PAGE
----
It has counted diamond dealers, foreign soldiers and an ill-fated president among its guests. It has been occupied by rebels who left behind astronomical bar tabs. It has been splattered with bullets, littered with corpses, battered, bruised and rebuilt.
In the city immortalized by Joseph Conrad's "Heart of Darkness," the Palm Beach Hotel has seen it all and survived -- much like the country itself.
"It's been difficult, really, but we managed. In Congo, we always manage," said Gaspar Mande, the soft-spoken chief receptionist.
The Palm Beach, the brainchild of a general once close to dictator Mobutu Sese Seko, opened in 1995 -- just in time for an anti-Mobutu rebellion that swept the country a year later.
Perched on the banks of the Congo River, the whitewashed, two-story hotel easily dominated its lowbrow, bedbug-ridden competitors, offering 19 air-conditioned rooms and villas equipped with satellite TV.
Though modest by world standards, the Palm Beach had much to offer. For the mosquitoes, there was bug spray. For power outages, generators. And for water shortages, water tanks that ensured a 24-hour supply.
When rebels led by Laurent Kabila captured Kisangani in 1997, it didn't take them long to check in. But not as paying guests. Heavily armed soldiers camped out six to a room, pillaging telephones, TVs, VCRs, alarm clocks and refrigerators.
Rebel commanders sent the hotel's staff home amid the chaos but invited them back weeks later after realizing their troops were occupying a potentially lucrative source of income.
"They needed money, so they kicked the soldiers out," said one employee, Jeff Basilieki.
Congo has recently seen another surge in violence, with rebels battling government troops in the eastern city of Bukavu and gunfire rattling the capital, Kinshasa, twice since March. Kisangani, a northeastern city that was known as Stanleyville during Belgian colonial rule, has been spared so far.
Through the years, guests at the Palm Beach have included Lebanese diamond dealers, foreign journalists and Kabila, who went on to become president and was assassinated in Kinshasa in 2001.
Kabila slept in Villa 21, whose two rooms and salon now go for $180 a night.
He "was just like the rest of them -- he didn't pay," Basilieki said.
In 1998, an uprising against Kabila brought another wave of penniless rebels.
Dozens slept in the courtyard with grenades and automatic weapons piled beside them. Some stood guard at the restaurant in wraparound sunglasses, holding rocket launchers as if they were spears at the entrance to a tribal court.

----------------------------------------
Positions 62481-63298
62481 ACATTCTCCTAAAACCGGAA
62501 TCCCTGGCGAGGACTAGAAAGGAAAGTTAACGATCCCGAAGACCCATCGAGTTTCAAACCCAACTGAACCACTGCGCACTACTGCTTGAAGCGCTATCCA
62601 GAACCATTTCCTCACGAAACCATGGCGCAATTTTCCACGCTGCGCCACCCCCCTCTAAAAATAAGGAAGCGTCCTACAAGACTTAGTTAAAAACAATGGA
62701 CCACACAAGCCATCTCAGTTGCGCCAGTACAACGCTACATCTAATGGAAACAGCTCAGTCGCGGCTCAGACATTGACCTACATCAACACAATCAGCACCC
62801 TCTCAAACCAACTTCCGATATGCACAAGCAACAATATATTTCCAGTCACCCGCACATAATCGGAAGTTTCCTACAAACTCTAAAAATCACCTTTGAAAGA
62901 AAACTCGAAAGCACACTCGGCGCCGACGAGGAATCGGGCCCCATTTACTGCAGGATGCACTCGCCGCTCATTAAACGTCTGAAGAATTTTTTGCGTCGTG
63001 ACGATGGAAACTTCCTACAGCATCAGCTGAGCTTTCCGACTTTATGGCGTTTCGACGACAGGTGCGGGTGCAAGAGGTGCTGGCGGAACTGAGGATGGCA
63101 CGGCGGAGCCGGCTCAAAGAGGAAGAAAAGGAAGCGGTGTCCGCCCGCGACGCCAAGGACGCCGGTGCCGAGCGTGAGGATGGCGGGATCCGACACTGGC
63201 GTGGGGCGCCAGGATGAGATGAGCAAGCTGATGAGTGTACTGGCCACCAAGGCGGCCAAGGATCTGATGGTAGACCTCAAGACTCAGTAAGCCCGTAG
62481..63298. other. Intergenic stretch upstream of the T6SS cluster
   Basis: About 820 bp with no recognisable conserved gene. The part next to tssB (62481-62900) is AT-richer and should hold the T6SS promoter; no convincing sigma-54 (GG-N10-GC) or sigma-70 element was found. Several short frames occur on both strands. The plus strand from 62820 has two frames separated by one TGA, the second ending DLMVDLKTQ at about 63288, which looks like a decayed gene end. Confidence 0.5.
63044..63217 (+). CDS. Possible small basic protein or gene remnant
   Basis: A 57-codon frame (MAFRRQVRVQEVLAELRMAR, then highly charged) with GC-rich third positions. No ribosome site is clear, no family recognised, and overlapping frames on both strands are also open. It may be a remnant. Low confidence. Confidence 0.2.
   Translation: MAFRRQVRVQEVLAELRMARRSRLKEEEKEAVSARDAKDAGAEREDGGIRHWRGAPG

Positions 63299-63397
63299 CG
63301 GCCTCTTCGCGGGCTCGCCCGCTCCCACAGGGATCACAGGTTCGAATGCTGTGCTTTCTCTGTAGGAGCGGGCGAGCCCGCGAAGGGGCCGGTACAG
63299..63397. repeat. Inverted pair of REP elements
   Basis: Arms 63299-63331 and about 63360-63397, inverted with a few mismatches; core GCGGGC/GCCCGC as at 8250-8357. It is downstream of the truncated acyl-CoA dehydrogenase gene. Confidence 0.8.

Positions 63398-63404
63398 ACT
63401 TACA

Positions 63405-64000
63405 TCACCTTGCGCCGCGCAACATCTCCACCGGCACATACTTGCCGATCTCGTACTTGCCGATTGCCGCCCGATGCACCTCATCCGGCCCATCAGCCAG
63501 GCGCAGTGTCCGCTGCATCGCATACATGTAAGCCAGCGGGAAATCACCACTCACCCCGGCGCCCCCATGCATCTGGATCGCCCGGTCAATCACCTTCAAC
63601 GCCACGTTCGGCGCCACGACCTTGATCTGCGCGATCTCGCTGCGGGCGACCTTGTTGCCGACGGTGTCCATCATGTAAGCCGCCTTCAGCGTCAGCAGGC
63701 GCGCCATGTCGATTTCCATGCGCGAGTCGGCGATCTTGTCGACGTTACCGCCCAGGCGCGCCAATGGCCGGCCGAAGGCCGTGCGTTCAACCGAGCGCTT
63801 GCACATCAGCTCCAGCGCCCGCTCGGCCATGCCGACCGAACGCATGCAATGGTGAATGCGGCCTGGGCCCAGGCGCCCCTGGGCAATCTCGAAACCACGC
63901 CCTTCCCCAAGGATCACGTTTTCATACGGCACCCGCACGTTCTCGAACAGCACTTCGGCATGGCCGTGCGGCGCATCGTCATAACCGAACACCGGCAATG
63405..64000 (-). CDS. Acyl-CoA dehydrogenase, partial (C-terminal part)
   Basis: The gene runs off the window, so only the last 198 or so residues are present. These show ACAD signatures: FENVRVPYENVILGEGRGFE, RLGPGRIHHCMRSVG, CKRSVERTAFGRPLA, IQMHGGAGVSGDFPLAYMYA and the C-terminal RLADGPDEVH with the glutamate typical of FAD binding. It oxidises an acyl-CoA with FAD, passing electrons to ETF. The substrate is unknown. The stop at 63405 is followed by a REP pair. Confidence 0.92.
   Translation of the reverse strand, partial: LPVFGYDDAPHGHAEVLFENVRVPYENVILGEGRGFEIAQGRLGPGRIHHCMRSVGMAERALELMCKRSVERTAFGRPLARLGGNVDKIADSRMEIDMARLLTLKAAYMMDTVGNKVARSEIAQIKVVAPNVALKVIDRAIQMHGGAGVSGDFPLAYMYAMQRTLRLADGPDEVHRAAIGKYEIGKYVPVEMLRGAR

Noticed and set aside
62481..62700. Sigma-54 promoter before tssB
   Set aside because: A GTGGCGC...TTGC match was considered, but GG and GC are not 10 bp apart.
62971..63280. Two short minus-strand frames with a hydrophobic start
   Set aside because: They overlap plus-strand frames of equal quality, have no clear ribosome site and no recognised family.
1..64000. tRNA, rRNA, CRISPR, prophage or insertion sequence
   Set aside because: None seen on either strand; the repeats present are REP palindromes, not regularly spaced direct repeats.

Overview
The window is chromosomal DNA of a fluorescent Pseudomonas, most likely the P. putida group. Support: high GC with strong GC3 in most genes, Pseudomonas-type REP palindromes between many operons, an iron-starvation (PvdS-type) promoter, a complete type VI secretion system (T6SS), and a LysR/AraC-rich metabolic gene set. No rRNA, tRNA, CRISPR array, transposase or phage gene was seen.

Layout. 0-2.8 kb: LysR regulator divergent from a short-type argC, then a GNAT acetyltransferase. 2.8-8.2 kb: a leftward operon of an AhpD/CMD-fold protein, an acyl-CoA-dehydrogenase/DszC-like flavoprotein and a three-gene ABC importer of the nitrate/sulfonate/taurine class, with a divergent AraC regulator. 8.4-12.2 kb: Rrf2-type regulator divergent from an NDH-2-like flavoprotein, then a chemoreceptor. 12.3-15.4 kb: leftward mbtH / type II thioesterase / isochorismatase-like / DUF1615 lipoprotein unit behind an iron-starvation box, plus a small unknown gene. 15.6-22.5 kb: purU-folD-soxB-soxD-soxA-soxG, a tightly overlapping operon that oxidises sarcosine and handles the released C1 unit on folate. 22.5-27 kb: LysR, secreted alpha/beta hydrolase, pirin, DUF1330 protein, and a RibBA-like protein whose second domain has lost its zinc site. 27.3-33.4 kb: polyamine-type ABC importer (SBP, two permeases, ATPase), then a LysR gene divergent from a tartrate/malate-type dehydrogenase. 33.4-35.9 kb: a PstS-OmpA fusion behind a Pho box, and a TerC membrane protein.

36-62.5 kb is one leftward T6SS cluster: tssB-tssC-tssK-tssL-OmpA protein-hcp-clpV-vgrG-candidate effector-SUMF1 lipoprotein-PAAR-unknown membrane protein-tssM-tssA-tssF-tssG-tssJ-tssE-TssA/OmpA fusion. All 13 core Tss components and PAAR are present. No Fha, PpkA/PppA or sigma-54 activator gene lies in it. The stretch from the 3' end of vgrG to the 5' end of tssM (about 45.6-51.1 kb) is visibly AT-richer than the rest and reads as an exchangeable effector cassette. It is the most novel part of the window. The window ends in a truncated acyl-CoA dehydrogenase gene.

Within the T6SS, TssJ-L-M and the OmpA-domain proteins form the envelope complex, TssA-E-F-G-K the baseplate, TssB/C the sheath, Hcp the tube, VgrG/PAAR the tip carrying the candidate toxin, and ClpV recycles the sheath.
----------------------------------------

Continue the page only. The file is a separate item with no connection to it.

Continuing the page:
Many of the rebels had a hand wrapped around a cold beer.
According to Mande, the chief receptionist, a rebel group backed by the government of Rwanda left unpaid bills of $251,750, while allies in a Ugandan-supported faction departed $55,000 in debt.
Asked how much of that was for alcohol, Mande said, "About half, at least."
In 1999, the Palm Beach became a military base for Ugandan troops, whose tented camps and machine-gun nests -- erected in the hotel gardens -- made them a target for Rwandan forces with whom they'd fallen out in a dispute over mineral wealth.
In the first of two battles, 11 Ugandan soldiers were killed on the hotel grounds.
"They piled the bodies in the toilet," Basilieki said. "They wanted to put them in the storage freezer, but it was destroyed."
During another battle in 2000, rockets and mortar shells burst all around, shattering every window in the hotel and slicing palm trees with shrapnel. Gunfire smacked into concrete walls, and one twisted shell landed in front of the reception desk.
Through it all, the staff dutifully kept the restaurant open, serving meals and drinks to journalists until supplies ran out. During artillery barrages, the employees slept in the hallways and ran ducking to the river to fetch water.
Somehow, everybody survived.
The fighting was bad for business. But it brought a welcome bedfellow -- the United Nations.
Hundreds of well-paid U.N. staff members checked in as peacekeeping operations expanded, bringing new life -- and money -- to a suddenly fully booked Palm Beach.
The profits helped to repair blown-out air conditioners and windows and to pay for two billiard tables.
Prostitutes crowded the bar. There was dancing until dawn.
"Those pool tables used to be going around-the-clock," said Robert Powell, a U.N. logistics officer who works in the city. "It was great. There was nowhere else to go."
The good times faded, though, after many U.N. staffers moved west to the strife-torn town of Bunia.
But life has been slowly improving since a 2002 peace deal unified the nation, once split into rival rebel zones and occupied by foreign armies.
Today, a small shop inside the hotel sells cell phone cards, offering links to the outside world unheard of a couple of years ago.
Water and electricity supplies are still uneven, but Mande has big dreams for upgrading the hotel. In the garden out back, he envisions customers dining at a cafe, taking in pleasant river views.
"There's been a big change," he said. "These days, everybody pays."